I enjoy when I get to write about great things the Star-Telegram does, but unfortunately this isn’t going to be one of those times.
The motto at the top of our editorial page is “Earning the People’s Trust Daily.” We take that trust seriously. Our credibility as a news organization is the most valuable thing we possess.
And sometimes that means owning up when we’ve made a mistake. That’s why unlike most newspapers, which usually run their corrections on Page 2A or another anchored spot inside the paper, we run our corrections where the mistake happened.
We even sometimes run the correction in a spot more prominent than the place the mistake happened — our corrections always run on the front page of the section where the mistake was made.
If we made a mistake on Page One, that’s where the correction runs. If we made the mistake on a page inside the Tarrant & Texas section, the correction goes on the front of the section.
This weekend a national healthcare blogger accused the Star-Telegram of leaving out pertinent information in a story about the trouble people were having getting insurance under the Affordable Care Act.
In effect, she suggested we slanted the story to make sure it put the president’s healthcare plan in a bad light.
That’s not true. We stand behind the details we presented in the story, although I agree there are things we should have done to bring the story up to our standards.
The story by Yamil Berard, an award-winning veteran reporter at the Star-Telegram, ran Nov. 24 and focused on four people — three in the Dallas-Fort Worth area and one from Lubbock — who all professed to be having trouble finding affordable healthcare insurance under Obamacare.
The reporter found the people through a mixture of insurance brokers and sources she knew from other healthcare stories she had written, not through the Tea Party as the blogger insinuated.
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Conservative national radio show host Sean Hannity saw the story and had one of the women we wrote about on his show in the next few days, and House Speaker John Boehner tweeted the story to his followers.
Blogger Maggie Mahar writes for healthinsurance.org, and in a two-part post over this past weekend she criticized the Star-Telegram for doing what she considered a poor job of fact-checking the story before publication.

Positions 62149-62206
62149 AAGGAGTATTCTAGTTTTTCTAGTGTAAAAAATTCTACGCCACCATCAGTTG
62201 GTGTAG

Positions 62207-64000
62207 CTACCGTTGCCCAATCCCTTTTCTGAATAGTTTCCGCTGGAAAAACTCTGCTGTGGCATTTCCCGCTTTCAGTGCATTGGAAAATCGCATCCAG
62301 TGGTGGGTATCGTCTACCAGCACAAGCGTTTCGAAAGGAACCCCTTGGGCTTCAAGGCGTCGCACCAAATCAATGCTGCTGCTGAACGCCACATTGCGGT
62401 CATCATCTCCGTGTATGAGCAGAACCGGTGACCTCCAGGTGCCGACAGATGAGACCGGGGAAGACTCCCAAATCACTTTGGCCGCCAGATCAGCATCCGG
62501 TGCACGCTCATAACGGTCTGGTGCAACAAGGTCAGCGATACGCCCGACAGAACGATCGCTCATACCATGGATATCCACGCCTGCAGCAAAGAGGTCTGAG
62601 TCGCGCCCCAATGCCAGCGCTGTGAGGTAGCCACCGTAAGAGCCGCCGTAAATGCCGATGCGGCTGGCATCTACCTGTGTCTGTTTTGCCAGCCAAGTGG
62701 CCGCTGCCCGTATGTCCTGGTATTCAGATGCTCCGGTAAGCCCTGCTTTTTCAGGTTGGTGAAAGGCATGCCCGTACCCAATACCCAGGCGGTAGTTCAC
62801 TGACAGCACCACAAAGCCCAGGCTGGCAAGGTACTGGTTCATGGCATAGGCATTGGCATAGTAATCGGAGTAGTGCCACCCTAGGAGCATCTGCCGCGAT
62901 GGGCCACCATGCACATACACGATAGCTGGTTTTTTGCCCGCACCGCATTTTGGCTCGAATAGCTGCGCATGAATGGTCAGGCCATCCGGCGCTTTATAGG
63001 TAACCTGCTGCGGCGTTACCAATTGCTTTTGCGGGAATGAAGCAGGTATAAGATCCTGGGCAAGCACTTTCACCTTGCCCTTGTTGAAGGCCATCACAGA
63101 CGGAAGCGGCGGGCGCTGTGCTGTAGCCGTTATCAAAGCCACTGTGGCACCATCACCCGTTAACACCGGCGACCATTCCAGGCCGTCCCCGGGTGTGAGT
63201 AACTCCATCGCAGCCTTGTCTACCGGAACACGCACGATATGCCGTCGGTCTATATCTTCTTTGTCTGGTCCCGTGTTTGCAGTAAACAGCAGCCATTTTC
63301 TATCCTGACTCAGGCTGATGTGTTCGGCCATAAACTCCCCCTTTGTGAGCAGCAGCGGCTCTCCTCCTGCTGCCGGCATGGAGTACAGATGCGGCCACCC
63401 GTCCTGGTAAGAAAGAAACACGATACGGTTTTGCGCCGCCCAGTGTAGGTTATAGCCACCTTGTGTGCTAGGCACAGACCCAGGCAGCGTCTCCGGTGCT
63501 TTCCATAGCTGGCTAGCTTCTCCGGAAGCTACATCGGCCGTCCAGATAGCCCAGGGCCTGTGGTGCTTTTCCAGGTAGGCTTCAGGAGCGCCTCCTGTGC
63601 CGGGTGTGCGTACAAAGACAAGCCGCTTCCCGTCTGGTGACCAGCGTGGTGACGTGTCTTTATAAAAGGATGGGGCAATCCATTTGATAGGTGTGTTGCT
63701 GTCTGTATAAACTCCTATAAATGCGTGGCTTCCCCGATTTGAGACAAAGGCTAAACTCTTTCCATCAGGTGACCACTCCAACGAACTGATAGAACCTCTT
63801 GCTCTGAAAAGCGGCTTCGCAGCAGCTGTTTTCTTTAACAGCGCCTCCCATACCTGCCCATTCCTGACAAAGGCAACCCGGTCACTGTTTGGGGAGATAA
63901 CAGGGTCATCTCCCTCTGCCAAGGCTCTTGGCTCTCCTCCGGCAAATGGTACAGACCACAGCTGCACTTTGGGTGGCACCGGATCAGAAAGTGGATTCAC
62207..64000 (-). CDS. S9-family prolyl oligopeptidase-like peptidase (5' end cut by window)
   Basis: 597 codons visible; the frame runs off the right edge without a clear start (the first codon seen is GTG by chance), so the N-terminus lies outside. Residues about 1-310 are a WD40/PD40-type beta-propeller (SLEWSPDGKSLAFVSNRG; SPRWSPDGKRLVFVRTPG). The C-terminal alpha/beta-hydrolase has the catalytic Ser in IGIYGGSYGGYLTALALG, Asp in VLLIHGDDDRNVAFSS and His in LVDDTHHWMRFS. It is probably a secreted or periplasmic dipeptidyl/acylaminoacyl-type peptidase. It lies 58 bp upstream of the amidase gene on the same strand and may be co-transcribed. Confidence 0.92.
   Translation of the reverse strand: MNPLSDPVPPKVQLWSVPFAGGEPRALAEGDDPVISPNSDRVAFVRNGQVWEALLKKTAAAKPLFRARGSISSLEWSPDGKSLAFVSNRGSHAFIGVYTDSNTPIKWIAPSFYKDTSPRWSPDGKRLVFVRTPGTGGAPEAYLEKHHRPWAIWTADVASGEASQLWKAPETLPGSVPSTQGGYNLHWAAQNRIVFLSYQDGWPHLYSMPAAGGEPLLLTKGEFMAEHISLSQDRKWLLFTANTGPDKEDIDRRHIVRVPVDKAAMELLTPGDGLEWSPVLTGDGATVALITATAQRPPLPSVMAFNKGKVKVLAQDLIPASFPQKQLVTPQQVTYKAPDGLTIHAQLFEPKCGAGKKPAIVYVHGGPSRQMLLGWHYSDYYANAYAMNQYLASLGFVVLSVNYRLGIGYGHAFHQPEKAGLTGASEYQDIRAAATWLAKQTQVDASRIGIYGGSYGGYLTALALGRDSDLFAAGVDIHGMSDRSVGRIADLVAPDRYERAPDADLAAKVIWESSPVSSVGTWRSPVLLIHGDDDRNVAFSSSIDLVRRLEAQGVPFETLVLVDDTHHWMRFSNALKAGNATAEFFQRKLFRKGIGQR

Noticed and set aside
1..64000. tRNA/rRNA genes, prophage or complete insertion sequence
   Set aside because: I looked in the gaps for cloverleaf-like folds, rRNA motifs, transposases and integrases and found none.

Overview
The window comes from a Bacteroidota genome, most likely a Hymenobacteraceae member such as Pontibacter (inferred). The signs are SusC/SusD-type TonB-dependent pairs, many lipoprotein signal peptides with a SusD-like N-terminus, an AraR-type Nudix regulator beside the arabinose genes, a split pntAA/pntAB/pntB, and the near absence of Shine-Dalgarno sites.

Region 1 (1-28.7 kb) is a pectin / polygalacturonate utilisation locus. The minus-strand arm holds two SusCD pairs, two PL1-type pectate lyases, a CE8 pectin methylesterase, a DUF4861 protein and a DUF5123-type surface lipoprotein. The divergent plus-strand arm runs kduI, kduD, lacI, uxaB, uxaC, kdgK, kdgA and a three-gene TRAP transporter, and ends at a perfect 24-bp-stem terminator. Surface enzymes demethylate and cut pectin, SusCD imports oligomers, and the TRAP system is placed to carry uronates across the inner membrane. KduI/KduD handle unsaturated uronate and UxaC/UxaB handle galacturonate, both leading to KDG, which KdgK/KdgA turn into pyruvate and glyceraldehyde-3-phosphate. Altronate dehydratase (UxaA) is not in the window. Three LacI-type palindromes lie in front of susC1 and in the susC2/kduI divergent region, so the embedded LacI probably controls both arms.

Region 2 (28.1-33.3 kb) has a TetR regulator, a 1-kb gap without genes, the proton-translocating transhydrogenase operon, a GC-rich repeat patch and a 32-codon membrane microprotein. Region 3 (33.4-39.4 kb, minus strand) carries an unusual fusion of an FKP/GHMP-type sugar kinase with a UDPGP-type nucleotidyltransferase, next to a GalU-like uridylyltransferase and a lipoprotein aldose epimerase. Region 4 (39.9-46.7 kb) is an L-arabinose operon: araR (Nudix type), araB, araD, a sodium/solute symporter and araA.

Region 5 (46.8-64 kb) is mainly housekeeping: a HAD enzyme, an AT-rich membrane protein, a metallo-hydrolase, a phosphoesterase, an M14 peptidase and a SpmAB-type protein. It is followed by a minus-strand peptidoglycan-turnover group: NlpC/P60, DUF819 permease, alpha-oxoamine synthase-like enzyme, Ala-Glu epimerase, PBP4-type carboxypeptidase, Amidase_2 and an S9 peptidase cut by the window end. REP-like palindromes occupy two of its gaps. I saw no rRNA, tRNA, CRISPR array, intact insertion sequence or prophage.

Specifically, Mahar said her research showed that claims the people made concerning their efforts to get affordable insurance were exaggerated and that a Google search revealed that three of the four people quoted in the story as “losers” under Obamacare were all Tea Party members and more likely to be predisposed to find fault with the Affordable Care Act.
One of the women quoted in the story, Whitney Johnson, told us Monday that, although she is not a member of the Tea Party, her mother is the founder of the Parker County Tea Party chapter. Johnson also wrote a letter to the Concerned Women For America that appeared on the Tea Party website, in which she makes her feelings about the Affordable Care Act pretty clear.
Johnson later found affordable insurance at the healthcare website with the help of a Fort Worth broker. Tea Party members, of course, need insurance just like members of other political parties.
Knowing the background of the person quoted can give readers important clues about someone’s motives, but you didn’t learn that from reading our story, because we neglected to investigate the background of the people we quoted. That’s something you learn to do in Journalism 101. I remember my old professor saying “If your mother says she loves you check it out.”
Although Mahar styles herself as an unbiased reporter, it’s clear from reading her posts at healthinsurance.org that she’s got a pro-Obamacare point-of-view, which is fine.
Although I believe she overemphasized some aspects to make it appear that we were part of a conspiracy to paint the Affordable Care Act in a negative light, her main point hit the mark — we did not do our job completely and therefore let our readers down.
When the story ran, the media were full of stories detailing the myriad problems with the website being used to sign up, so this story didn’t strike the reporter’s editor, Steve Kaskovich, as out of the ordinary. We didn’t have our radar turned on strong enough to spot the hole.
The Star-Telegram has run dozens of stories about Obamacare over the past few months.
On Oct. 24, we ran a story by Star-Telegram reporter Jim Fuquay headlined “A firsthand encounter with the nation's frustration: One determined reporter tries to sign up for healthcare,” about the trials and tribulations he had with navigating the website.
On Nov. 2, business columnist Teresa McUsic wrote a piece for us headlined “Don’t Let Horror Stories Scare You Away.”
McUsic wrote that “while government officials apologized profusely to Congress this week for the problems with signing up on the healthcare marketplace website, I had no problems creating an account and looking over the plan options.
“Maybe I should repeat that. No problems.”
And our intention was always to follow up on efforts by local residents to enroll for Obamacare on the federal website or by phone. That story is in the works.
Overall, I believe the Star-Telegram has done a good job of educating readers about the good and the bad of Obamacare — but not in this instance.
I apologize for that and promise we’ll do better going forward.